Buddha Shakyamuni preached for 45 years in this world. In that time, he was asked the same questions repeatedly, and he patiently answered them according to the capacity, maturity, and disposition of the questioners.
In the conventional sense, there is nothing new, and therefore the desire for novelty can never be fulfilled. In the absolute sense, every single moment is new and unrepeatable. We have heard the Dharma many times, and have understood some of it. But it is only by willingly exposing ourselves to the teachings over and over that we can deepen our understanding and manifest it in our lives.
We have to learn how to share the Dharma in different settings, with different persons, and that only comes with repeated hearing. Dharma cultivation —like everything else— is not just for us, but for the benefit of all.
When I read Kunchen Dolpopa’s writings, I am grateful for his untiring willingness to share with me, in many ways and forms, in various texts and prayers, what he knew. I am grateful for his patience is writing the same essential lesson in hundreds of different ways, with the intention that I may finally truly grasp the meaning.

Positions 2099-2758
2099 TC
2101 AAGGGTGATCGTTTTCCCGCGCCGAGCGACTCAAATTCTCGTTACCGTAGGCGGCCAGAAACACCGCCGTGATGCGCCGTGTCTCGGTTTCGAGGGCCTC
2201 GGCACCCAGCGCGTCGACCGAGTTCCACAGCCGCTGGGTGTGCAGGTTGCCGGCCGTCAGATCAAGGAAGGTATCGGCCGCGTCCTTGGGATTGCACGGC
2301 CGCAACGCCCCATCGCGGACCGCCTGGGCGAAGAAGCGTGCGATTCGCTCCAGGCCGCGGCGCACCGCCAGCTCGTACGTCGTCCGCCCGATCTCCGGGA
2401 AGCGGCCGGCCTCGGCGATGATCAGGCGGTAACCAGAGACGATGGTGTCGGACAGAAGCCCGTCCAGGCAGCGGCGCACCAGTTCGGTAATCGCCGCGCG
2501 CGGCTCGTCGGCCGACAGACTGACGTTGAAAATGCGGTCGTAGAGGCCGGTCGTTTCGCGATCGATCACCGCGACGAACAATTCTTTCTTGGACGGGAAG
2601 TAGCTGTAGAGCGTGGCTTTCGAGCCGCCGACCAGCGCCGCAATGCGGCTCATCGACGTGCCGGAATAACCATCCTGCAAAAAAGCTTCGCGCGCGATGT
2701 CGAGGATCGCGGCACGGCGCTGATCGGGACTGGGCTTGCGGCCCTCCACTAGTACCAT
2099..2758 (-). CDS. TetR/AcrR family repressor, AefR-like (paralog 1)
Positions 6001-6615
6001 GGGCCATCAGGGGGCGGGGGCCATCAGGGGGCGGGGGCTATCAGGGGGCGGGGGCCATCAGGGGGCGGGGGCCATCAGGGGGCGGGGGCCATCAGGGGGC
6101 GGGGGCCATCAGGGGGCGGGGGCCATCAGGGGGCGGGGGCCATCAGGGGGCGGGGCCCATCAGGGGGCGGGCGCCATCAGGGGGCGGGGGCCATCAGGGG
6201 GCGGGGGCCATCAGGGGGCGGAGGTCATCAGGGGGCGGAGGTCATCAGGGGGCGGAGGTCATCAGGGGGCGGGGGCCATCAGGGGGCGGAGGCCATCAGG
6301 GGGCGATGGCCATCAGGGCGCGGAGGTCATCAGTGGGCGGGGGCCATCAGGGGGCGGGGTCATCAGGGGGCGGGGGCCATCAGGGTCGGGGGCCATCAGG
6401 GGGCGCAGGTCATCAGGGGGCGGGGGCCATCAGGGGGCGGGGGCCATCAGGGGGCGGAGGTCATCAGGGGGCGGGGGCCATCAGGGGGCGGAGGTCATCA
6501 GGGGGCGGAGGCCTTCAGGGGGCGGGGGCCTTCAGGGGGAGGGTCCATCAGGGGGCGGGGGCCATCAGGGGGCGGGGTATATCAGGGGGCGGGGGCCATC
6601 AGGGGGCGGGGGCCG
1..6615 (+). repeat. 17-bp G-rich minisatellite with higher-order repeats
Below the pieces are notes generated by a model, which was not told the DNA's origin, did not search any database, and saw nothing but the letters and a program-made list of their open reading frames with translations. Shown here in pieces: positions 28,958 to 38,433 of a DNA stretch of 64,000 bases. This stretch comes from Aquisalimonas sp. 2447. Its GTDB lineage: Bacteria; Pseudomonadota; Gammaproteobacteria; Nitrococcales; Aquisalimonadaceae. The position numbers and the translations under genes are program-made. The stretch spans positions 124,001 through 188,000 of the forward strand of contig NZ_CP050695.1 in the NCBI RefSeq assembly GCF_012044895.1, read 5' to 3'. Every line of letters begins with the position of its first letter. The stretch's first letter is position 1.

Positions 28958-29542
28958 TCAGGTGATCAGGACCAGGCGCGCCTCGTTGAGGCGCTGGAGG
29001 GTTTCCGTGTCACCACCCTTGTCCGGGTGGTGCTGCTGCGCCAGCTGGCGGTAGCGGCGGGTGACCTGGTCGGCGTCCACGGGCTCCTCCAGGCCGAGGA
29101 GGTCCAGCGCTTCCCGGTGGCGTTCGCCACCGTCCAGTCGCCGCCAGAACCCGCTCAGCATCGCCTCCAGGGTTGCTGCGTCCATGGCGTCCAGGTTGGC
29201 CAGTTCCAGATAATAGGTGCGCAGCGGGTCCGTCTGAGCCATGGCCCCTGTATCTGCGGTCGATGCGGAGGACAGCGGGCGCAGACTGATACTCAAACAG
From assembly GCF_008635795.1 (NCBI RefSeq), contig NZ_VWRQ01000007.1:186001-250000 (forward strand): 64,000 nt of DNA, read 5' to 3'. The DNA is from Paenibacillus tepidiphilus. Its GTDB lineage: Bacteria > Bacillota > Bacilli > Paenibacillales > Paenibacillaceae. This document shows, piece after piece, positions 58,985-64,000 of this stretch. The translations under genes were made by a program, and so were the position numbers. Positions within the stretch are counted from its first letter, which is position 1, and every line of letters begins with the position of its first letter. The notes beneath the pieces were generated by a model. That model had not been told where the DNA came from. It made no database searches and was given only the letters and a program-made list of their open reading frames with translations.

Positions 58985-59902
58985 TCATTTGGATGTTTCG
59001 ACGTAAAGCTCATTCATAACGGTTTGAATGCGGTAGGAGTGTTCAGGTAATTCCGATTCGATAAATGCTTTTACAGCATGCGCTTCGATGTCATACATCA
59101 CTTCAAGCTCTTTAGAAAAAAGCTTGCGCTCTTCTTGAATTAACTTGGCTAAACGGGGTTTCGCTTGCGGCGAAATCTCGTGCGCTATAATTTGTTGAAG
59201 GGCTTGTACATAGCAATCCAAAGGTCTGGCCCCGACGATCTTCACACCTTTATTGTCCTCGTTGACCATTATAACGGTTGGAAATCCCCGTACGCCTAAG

Whether in condensed form in The Supplication, more extensively in The Fourth Council, or exhaustively in Mountain Dharma, he is sharing with me the same fundamental lesson: ultimate reality is true purity, true existence, true bliss, and true permanence. He gives thousands of analogies and presents thousands of logical arguments to lead me to realize that one, single, all important truth: my own Buddha Nature.
I now need to learn how to make the Dharma simpler, more accessible, and more urgent. As my time is necessarily shorter with each passing day, I must concentrate on essentials: generating certainty, vows, and practice for attaining birth in the Pure Land —here and now if at all possible, or at least after death. For all, as for me, that is the only necessary thing in this era of the five corruptions, the Dharma-ending age.
Who can overcome these five corruptions in our short and agitated life spans? Who can dedicate the required time and produce the consistent effort to practice the fullness of the Dharma? This is not a time for high doctrine and complex cultivation, but for the simple message of Amideva’s Promise.
om amideva hrih